Exposure: Sun-Partial Sun Soil: Dry-Medium Mature Height: 8 feet Mature Width: 8 feet Blooms: Spring
Notable Features: A vibrant green shrub, it adds a touch of emerald to any garden. It is common to see this plant thriving in the gravely/sandier soils. It is a relatively short growing shrub, usually growing 4 to 5 feet. However, given the proper environments, Prairie Willow can grow wider and taller. New Prairie Willow plants can be started by simply cutting the stem (a practice commonly referred to as cloning) and planting the cut-off portion in soil. Roots will begin to grow shortly thereafter. Grows quickly and will spread.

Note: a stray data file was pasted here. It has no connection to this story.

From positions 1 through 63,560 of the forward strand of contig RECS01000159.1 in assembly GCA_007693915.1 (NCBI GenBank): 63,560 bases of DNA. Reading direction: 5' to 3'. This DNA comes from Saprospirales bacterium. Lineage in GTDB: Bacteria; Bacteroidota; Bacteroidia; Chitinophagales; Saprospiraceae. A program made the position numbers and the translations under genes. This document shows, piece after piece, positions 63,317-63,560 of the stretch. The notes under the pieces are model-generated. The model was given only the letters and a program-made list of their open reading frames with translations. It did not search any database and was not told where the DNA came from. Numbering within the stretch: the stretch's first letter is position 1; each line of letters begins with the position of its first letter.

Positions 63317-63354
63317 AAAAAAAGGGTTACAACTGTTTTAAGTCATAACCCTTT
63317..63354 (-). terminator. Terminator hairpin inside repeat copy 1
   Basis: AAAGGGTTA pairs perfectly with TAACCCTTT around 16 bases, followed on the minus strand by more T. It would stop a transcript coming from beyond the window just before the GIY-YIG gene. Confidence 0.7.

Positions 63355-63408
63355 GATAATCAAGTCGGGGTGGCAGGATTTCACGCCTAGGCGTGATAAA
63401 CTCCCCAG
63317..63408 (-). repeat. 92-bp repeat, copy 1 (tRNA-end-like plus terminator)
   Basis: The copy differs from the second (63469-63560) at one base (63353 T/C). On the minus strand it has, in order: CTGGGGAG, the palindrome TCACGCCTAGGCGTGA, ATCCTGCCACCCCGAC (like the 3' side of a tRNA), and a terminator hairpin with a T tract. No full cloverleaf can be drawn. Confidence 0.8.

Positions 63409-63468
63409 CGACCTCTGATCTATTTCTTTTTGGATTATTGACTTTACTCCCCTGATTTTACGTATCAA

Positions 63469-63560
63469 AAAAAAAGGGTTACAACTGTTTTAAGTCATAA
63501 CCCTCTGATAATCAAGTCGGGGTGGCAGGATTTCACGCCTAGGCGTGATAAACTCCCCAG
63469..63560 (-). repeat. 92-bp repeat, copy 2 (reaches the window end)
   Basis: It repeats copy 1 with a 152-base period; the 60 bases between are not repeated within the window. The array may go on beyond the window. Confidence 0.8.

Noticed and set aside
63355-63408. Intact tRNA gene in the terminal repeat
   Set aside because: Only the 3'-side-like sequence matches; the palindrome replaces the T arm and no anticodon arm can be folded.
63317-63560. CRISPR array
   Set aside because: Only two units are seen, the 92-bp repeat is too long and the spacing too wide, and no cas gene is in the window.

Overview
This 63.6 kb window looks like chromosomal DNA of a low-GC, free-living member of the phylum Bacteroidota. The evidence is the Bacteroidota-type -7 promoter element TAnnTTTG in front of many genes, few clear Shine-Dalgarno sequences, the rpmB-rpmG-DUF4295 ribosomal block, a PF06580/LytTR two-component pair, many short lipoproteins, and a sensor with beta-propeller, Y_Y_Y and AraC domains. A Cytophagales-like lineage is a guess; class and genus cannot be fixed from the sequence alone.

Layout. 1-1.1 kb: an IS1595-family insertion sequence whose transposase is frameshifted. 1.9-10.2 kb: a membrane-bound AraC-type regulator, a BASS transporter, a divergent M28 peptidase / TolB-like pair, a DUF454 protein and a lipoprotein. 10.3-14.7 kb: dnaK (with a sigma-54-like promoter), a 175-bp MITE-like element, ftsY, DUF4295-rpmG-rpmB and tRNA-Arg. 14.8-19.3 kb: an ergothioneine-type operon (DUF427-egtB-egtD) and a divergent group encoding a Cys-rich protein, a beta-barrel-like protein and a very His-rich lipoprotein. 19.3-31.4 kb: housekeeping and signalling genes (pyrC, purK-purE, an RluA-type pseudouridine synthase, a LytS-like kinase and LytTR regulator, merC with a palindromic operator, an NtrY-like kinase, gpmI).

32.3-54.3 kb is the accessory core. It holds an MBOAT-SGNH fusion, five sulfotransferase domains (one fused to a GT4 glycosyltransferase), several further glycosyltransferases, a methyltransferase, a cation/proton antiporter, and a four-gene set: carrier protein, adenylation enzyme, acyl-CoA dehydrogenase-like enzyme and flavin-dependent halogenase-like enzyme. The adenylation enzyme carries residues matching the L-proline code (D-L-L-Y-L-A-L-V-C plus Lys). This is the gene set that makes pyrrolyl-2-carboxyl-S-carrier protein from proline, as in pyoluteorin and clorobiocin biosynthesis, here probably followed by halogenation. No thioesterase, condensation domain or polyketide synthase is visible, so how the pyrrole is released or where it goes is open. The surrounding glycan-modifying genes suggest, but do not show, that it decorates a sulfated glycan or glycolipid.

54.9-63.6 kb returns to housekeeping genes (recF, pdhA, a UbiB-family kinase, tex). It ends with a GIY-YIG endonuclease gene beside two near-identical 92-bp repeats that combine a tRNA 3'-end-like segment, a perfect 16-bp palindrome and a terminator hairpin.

Attracts: The catkins of Prairie Willow attract primarily small bees and flies, including Cuckoo bees (Nomada spp.), Halictid bees (Halictus spp., Lasioglossum spp.), Andrenid bees (Andrena spp.), Syrphid flies, Calliphorid flies, Muscid flies, and others. Among the Andrenid bees, the following species are specialist pollinators of willows: Andrena bisalicis, Andrena erythrogaster, Andrena fenningeri, Andrena illinoiensis, Andrena mariae, and Andrena salictaria. These insects seek nectar and pollen from the florets of the catkins. Many other insects feed on the foliage, bore through the wood, or suck plant juices from willows. The Prairie Willow is also the preferred host plant for the leafhopper Empoasca humilis. Caterpillars of the butterflies Satyrium acadicum (Acadian Hairstreak) and Limenitis archippus (Viceroy) feed on the leaves of willows, as do the caterpillars of the skipper Erynnis icelus (Dreamy Duskywing).